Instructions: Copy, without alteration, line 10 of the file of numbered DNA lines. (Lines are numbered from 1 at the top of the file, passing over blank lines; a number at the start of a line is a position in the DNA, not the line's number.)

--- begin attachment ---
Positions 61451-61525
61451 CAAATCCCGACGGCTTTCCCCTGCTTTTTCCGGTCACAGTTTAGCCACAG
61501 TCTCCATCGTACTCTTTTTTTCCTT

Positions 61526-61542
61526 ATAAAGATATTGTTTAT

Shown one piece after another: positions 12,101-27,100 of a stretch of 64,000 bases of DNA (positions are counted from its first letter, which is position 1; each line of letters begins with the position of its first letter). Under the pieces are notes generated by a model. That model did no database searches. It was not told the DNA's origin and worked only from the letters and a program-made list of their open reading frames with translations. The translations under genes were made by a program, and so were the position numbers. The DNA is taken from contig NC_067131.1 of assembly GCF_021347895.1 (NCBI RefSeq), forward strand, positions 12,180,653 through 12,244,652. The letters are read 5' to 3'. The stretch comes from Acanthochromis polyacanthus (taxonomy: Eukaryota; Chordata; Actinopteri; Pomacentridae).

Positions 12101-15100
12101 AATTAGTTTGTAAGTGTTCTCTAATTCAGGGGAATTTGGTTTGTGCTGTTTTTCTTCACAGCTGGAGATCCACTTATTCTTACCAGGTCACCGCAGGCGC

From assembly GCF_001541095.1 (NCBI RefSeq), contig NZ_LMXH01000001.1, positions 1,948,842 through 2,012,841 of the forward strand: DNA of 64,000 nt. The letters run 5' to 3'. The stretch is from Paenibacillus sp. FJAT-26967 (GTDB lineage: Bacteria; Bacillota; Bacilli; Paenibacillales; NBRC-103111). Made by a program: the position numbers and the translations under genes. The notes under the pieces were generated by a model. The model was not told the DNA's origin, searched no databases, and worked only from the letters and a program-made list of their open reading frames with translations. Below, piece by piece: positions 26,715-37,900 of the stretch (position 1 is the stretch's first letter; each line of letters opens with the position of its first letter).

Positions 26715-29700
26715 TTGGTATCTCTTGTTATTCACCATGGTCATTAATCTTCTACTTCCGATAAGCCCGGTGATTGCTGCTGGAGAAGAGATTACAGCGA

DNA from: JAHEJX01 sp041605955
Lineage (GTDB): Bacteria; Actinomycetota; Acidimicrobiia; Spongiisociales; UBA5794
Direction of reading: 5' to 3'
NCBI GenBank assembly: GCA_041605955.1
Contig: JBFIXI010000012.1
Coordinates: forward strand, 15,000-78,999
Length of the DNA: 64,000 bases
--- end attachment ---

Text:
Positions 26715-29700